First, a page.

Cloud Communications Alliance Responds to California VOIP Rulemaking, Criticizing Unsubstantiated Claims of Consumer Harm by Pro-Regulation Commenters
On April 28, 2023, the California Public Utilities Commission (CPUC or Commission) published its Scoping Memo and Ruling, which identified eight key issues for discussion in the ongoing VoIP regulation rulemaking proceeding that began last year. The Scoping Memo also set a deadline of June 30 for the submission of replies. One goal of the rulemaking proceeding is to resolve the regulatory ambiguities and uncertainties that arose from the Commission’s elimination of the simplified interconnected Voice over Internet Protocol (I-VoIP) registration form. The primary issue on the list for discussion is determining the appropriate regulatory framework for telephone corporations providing VoIP service in California, while ensuring compliance with relevant laws and policies.
On June 2, seven industry and advocacy groups submitted comments on the Scoping Memo. Four of these respondents opposed any extension of VoIP regulations or efforts to align VoIP regulation with that of CPCN holding, wireline telephony providers. One respondent addressed a secondary issue that is not directly relevant to VoIP regulation. Two comments advocated for requiring VoIP providers to obtain CPCNs and be regulated in a “technologically neutral” manner, similar to facilities-based telephony providers and wireless providers. These two comments were jointly filed by The Center for Accessible Technology, The Utility Reform Network, and the Communications Workers of America, District 9 (referred to as the “Joint Commenters” or “Joint Consumers”), and by the Small Business Utility Advocates (SBUA).
On June 30, the Cloud Communications Alliance (CCA) submitted Reply Comments to address the latter two responses. In its Reply, CCA argued that imposing increased regulations on VoIP service providers, particularly by applying regulations designed for different technologies and service models, would not yield the desired benefits envisioned by the two proponents of regulation. Instead, it would impede the provision of VoIP services by escalating operating costs and diminishing competition. CCA pointed out that the wireless market is highly consolidated, whereas the VoIP market is characterized by robust competition, thus demonstrating that concerns about wireless market power are not relevant in the more diversified VoIP environment.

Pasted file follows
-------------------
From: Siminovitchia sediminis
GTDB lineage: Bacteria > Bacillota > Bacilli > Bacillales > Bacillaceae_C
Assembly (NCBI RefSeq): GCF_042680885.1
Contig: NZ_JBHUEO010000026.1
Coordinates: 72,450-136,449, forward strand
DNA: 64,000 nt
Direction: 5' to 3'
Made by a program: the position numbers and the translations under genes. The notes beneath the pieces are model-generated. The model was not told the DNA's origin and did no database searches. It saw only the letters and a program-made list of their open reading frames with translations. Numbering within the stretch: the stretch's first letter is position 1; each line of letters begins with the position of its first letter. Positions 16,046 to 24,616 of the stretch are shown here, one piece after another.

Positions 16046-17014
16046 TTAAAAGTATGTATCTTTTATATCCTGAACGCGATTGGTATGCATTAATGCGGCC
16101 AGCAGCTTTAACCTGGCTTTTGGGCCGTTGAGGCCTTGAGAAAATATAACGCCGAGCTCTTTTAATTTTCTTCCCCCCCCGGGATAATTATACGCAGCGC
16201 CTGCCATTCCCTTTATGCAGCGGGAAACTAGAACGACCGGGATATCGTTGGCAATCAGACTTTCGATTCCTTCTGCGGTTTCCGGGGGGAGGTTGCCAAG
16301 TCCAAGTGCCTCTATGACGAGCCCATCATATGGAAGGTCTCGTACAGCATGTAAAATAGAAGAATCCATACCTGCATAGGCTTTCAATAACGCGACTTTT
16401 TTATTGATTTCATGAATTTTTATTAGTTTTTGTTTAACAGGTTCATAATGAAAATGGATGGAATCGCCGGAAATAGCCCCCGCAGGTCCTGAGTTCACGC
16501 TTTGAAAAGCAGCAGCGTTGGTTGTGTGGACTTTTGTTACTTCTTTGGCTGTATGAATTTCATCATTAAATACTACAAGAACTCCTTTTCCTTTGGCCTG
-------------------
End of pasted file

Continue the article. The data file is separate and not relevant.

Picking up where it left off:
“It is CCA’s position that the imposition of additional regulatory burdens on VoIP providers that exclusively service the business community is unnecessary and unsupported by the evidentiary record or actual marketplace experiences. CCA asserts that regulating VoIP on the same basis as wireline telephony (as some commenters suggest), is backwards thinking and unlikely to benefit the businesses which rely on VoIP services, regardless of size – small and medium (“SMB”) or enterprise. In fact, CCA believes quite the opposite is true: more regulatory burdens equal higher costs, greater barriers to market entry, and will inevitably lead to less competition and higher prices. Until actual consumer harm is demonstrated, CCA asserts there is no failure in the market necessitating the heavy hand of government regulation and, therefore, the Commission should disregard the comments of any party seeking greater regulatory impositions absent record evidence of actual marketplace harm.”
CCA further contended in its Reply Comment that augmenting regulatory obligations on VoIP service providers would not lead to the improvement in service quality sought by the Commission. CCA questioned the sufficiency of evidence provided by the proponents of regulation to substantiate their claims of widespread VoIP service issues. Additionally, CCA elucidated how VoIP service problems often stem from factors beyond the control of individual providers. While VoIP-PTSN interconnection remains unregulated, the ability of VoIP providers to deliver their services relies on local internet speeds and existing infrastructure. CCA maintained the position that no regulation imposed on VoIP services could address or mitigate these limitations imposed by third parties.
The Commission has indicated that it will issue a ruling on the VoIP regulatory proceeding by the end of 2023. Marashlian & Donahue, PLLC, The CommLaw Group, will continue to monitor the docket and any subsequent replies, providing updates to the Cloud Communications Alliance on all material developments.